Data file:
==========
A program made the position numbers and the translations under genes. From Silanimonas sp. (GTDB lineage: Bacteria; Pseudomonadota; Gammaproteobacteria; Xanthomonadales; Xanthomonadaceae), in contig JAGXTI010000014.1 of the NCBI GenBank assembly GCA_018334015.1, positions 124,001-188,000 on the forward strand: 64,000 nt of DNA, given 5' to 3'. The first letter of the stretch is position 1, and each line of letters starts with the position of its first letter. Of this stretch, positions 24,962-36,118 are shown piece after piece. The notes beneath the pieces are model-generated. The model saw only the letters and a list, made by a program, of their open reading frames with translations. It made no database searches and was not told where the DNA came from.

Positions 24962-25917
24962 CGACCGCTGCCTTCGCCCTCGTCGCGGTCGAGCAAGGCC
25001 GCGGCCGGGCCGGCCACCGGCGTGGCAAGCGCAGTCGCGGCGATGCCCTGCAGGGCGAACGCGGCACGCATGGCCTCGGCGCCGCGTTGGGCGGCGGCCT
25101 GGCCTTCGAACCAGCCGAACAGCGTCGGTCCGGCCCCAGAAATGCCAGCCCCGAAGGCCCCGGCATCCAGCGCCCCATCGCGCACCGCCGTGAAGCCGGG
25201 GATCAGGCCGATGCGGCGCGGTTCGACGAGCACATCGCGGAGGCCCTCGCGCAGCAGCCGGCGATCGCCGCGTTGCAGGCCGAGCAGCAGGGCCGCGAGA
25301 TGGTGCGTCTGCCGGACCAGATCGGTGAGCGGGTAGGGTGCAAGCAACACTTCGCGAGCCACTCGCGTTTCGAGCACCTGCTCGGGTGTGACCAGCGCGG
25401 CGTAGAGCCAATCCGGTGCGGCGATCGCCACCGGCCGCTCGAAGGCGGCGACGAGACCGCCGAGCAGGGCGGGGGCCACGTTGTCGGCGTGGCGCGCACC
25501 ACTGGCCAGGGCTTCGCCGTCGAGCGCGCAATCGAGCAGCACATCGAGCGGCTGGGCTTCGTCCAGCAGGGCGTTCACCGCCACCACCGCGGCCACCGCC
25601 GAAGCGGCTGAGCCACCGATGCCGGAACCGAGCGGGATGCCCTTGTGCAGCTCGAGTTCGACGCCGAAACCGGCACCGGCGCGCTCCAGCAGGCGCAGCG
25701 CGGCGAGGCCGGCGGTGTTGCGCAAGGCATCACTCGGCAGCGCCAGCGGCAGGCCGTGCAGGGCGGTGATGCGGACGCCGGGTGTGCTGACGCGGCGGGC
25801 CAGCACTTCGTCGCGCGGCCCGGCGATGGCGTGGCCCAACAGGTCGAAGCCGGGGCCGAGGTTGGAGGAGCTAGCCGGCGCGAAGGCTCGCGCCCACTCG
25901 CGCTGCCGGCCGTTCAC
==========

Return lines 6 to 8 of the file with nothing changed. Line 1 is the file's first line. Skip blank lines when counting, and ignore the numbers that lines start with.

25201 GATCAGGCCGATGCGGCGCGGTTCGACGAGCACATCGCGGAGGCCCTCGCGCAGCAGCCGGCGATCGCCGCGTTGCAGGCCGAGCAGCAGGGCCGCGAGA
25301 TGGTGCGTCTGCCGGACCAGATCGGTGAGCGGGTAGGGTGCAAGCAACACTTCGCGAGCCACTCGCGTTTCGAGCACCTGCTCGGGTGTGACCAGCGCGG
25401 CGTAGAGCCAATCCGGTGCGGCGATCGCCACCGGCCGCTCGAAGGCGGCGACGAGACCGCCGAGCAGGGCGGGGGCCACGTTGTCGGCGTGGCGCGCACC